- The Washington Times - Thursday, March 30, 2006

VERO BEACH, Fla. — The man who will be at the plate for the first pitch of the Washington Nationals’ season Monday afternoon wasn’t even in the club’s plans a year ago.

When the Nationals broke camp last spring and headed north, Brandon Watson was on his way to Harrisburg to open the season with the Class AA Senators. He had even been removed from Washington’s 40-man roster over the winter, unclaimed by 29 other major league clubs.

So Watson’s rise from forgotten minor leaguer one year to Opening Day center fielder the next is nothing short of remarkable.

But, according to general manager Jim Bowden, it’s not unwarranted.

“He went down there and just worked his way back,” said Bowden, who finally came to appreciate Watson after several positive phone calls last summer from assistants Jose Cardenal and Bob Boone. “It seemed the higher up he goes, the better he plays. He did what he did last year and came out this spring training and did the same thing. He’s just outperforming and outworking what most scouts’ judgments were on the player. I’m happy for him. I hope he can keep it up.”

There’s the catch: Can Watson keep it up now that he has been handed the opportunity?

The Nationals certainly hope so. They optioned Ryan Church to Class AAA New Orleans and declared Watson their everyday center fielder. Though the move made perfect sense on paper — Watson was hitting .306 at the time, Church was hitting .200 — it didn’t necessarily take into account Church’s impressive 2005 season or Watson’s lack of major league experience.

In fact, Watson struggled during his brief call-up last summer. He homered in his major league debut Aug.9 in Houston but had one hit in his next 14 at-bats and wound up getting shipped back to the minors.

Watson now can admit he wasn’t quite ready for the pressures of the major league spotlight, even if he thought he was at the time.

“You know, I felt that way in my heart,” he said. “But I wasn’t really — I don’t know how to explain this — I wasn’t really ready for the experience. It was still a positive for me, just getting out there with the guys and playing in front of that many people. It was a learning experience.”

Watson was called up at the time because he was hitting .355 at New Orleans and Nationals officials hoped he might inject some life into a stagnant lineup. They gave him only five games to prove himself.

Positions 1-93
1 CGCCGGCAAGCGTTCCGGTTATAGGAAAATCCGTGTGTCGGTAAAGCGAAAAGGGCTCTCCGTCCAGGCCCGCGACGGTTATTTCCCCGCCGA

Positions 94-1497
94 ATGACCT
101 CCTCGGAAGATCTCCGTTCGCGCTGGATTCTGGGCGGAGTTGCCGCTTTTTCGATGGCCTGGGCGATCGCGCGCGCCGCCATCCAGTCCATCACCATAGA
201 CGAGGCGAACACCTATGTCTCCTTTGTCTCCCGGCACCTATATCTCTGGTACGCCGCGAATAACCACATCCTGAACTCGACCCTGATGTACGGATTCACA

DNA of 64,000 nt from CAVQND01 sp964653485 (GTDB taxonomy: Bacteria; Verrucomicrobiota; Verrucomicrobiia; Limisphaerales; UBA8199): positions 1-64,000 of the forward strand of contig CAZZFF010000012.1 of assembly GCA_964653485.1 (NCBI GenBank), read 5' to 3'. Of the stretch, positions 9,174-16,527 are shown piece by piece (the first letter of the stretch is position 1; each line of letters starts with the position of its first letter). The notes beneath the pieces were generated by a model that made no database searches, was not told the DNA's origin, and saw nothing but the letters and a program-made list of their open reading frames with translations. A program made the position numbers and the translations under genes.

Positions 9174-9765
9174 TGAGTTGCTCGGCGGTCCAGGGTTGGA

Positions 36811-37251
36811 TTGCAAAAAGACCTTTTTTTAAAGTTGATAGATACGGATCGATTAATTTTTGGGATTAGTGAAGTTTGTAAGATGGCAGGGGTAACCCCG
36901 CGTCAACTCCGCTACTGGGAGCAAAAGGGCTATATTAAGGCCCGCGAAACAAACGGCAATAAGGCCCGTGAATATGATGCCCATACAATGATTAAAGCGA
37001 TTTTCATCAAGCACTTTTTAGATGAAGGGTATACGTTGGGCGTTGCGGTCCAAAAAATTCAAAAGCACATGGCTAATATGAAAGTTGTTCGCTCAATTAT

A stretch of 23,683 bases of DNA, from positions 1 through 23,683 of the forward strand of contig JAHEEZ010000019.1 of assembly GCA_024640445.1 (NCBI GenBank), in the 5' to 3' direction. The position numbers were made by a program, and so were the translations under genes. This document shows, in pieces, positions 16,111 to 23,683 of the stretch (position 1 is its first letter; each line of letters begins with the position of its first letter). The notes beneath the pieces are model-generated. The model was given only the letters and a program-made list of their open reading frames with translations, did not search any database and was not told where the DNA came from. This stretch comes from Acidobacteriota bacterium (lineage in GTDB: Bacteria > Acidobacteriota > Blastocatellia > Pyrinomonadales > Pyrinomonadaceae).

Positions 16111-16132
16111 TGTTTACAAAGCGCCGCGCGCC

“No young player comes up and sporadically plays and is able to play at the level that he’s able to,” Bowden said. “So I didn’t think that was a fair way to judge the player. This spring, he’s been given at-bats, and he’s done the job on a consistent basis.”

And he has been willing to take his coaches’ advice and refine his game to make himself a better leadoff hitter. That meant taking more pitches at the plate, dropping down bunts on a routine basis and looking to hit the ball to the opposite field.

It’s nothing Watson, 24, hadn’t done before. He just hadn’t been told to put such an emphasis on it.

“You play baseball all your life, and you’re accustomed to doing things a certain way,” he said. “I’ve been a leadoff hitter, but to be the best leadoff guy I can be, I have to do more of what they want me to do. That’s fine with me. All the stuff they asked me to do is just what a typical leadoff hitter does, and they’re things that I can do.”

Watson didn’t just take the coaches’ advice. He executed it on the field, performing so well this spring that the Nationals couldn’t in good conscience cut him.

That said, Watson could easily find himself on a short leash again this year. He will get more than five games to prove himself this time, but both Bowden and manager Frank Robinson admitted they will be watching closely and won’t hesitate to recall Church or plug in Marlon Byrd as their leadoff hitter if Watson struggles.

So Watson knows he can’t take anything for granted now that he’s assured of his place on Washington’s Opening Day roster. And Robinson doesn’t believe the soft-spoken kid who grew up in Los Angeles among a host of famous athletes (his father, Sam Watson, is a well-connected boxing promoter) will let all this attention get to his head.

“He’s levelheaded. He understands the situation,” Robinson said. “He’s been around big-time events and things and people in baseball. His father introduced him to a lot of outstanding players that have talked to him over the years and still talk to him about how to conduct himself and how to play this game.

“The toughest part is staying here. He understands that.”

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